Showtime Sees King, Time Warner Make Up

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New York -- Boxing promoter Don King's recent
reconciliation with Time Warner Sports may not be sitting well with Showtime Networks
Inc., which holds an exclusive promotional deal with the flamboyant promoter.

Some boxing observers believe that the relationship between
Showtime and King has been strained by King's recent dealings with Showtime's
rival, Time Warner.

After several years of feuding, King and Time Warner teamed
up in November to develop the March 13 Evander Holyfield-Lennox Lewis
heavyweight-unification fight. Holyfield, who is represented by King, had fought his last
four bouts either on Showtime or on the network's pay-per-view arm, Showtime Event

Last week, King and Time Warner teamed up again to put
together the Feb. 20 welterweight-championship fight between King-promoted champion Felix
Trinidad and former champ Pernell Whitaker.

"I don't see how it can benefit Showtime if King
is going to take his top attractions across the street," said Steve Farhood,
contributing editor for Fight Game.

King could not be reached for comment by press time.

But Jay Larkin, senior vice president of Showtime sports
and event programming, said the network is going forward with its boxing franchise under
King's exclusive promotion, despite the promoter's recent liaisons with Time

"We have a relationship with Don, and we anticipate
continuing with that relationship," Larkin said.

In fact, Showtime announced last week that it will offer at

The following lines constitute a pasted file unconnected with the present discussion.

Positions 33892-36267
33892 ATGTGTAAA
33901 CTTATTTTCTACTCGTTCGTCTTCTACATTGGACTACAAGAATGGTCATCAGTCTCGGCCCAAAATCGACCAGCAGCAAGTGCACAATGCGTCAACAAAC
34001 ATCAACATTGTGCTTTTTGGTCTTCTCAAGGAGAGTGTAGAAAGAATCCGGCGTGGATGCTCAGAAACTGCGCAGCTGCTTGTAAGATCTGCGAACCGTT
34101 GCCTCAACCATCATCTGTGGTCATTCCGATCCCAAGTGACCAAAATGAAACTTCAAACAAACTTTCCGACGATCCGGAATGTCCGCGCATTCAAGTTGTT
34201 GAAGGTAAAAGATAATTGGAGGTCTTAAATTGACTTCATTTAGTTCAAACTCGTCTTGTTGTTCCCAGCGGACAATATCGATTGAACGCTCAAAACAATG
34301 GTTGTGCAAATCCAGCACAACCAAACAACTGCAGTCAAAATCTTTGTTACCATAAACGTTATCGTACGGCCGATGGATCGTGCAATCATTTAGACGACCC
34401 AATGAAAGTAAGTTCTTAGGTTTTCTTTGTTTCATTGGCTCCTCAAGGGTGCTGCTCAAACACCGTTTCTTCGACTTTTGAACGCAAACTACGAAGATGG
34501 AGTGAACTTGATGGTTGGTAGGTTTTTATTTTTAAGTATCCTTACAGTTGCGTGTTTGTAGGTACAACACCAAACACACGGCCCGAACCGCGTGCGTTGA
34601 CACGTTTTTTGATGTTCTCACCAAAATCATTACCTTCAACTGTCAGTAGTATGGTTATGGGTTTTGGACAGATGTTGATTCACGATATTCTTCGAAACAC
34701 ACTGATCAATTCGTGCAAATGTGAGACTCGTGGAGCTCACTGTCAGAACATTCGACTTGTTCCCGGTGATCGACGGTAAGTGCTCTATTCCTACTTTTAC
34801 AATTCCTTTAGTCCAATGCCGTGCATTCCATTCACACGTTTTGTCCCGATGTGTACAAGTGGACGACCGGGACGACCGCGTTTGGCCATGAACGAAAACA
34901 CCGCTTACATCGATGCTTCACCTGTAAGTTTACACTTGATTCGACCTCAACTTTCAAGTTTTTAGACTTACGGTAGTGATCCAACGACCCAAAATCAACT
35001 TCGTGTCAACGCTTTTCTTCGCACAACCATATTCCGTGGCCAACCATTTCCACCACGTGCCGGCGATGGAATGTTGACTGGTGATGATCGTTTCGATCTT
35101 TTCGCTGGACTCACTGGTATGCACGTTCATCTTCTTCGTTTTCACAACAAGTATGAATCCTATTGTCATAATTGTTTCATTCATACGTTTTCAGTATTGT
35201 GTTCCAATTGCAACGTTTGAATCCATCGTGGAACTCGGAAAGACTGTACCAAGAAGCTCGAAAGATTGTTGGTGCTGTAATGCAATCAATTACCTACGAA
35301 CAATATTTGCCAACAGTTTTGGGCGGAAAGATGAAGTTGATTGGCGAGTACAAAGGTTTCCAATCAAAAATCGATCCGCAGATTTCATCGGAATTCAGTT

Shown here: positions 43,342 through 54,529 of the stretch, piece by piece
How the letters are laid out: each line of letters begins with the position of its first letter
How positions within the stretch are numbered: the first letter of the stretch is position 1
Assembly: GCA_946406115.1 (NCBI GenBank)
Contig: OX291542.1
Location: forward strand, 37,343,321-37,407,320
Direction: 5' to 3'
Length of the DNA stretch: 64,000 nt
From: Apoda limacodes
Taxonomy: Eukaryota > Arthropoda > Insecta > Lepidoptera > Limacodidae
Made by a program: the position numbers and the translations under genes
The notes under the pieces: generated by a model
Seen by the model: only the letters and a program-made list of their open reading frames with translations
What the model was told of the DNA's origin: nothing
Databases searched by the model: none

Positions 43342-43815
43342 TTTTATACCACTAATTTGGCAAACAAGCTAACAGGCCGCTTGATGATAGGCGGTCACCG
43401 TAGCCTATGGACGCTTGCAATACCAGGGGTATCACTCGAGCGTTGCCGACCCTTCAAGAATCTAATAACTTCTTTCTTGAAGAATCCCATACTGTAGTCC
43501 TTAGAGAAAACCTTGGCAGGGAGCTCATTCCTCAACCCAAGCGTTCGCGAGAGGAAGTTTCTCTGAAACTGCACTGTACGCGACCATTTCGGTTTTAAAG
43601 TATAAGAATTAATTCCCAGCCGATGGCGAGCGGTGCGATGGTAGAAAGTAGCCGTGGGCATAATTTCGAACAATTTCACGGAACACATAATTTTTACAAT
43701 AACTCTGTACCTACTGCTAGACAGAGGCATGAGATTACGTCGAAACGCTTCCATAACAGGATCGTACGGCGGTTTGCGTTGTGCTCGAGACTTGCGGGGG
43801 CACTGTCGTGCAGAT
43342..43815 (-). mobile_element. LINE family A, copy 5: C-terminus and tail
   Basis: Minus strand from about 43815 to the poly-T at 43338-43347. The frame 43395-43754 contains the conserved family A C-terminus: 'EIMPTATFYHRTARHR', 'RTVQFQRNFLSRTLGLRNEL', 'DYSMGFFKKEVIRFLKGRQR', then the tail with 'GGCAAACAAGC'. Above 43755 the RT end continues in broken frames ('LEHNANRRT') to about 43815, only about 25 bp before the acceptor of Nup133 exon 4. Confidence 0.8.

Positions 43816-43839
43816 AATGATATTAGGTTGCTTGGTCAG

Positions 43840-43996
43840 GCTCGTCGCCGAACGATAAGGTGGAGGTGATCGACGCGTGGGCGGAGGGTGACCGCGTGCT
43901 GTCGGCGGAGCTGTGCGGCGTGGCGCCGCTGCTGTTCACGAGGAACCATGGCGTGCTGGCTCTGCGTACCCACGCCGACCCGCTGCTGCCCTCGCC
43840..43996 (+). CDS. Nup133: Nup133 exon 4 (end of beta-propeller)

least one fight card per month, beginning in February and running through May, as part of
its multiyear, exclusive promotional deal with the flamboyant promoter.

All four fight cards feature major world-title defenses,
including such popular fighters as middleweight champions Bernard Hopkins and William
Joppy (Feb. 6); junior welterweight champion Sharmba Mitchell (March 27); bantamweight
champion Johnny Tapia and strawweight champion Ricardo Lopez (April 17); and bantamweight
champion Tim Austin (May 22).

Larkin added that King's recent dealings with Time
Warner, despite his contract with Showtime, prove that the network will not stop the
development of major fights.

"This shows that we'll cooperate with the
industry to make sure that the big fights happen, but we're hopeful that when the
right fights happens for us, network politics won't prevent those events from
happening," he said.

Boxing analyst Tony Paige said that if King continues to
work closely with Time Warner, it could eventually force Showtime to work with other

"It may work out well for Showtime, because it may
open up their options to move to other promoters," Paige said.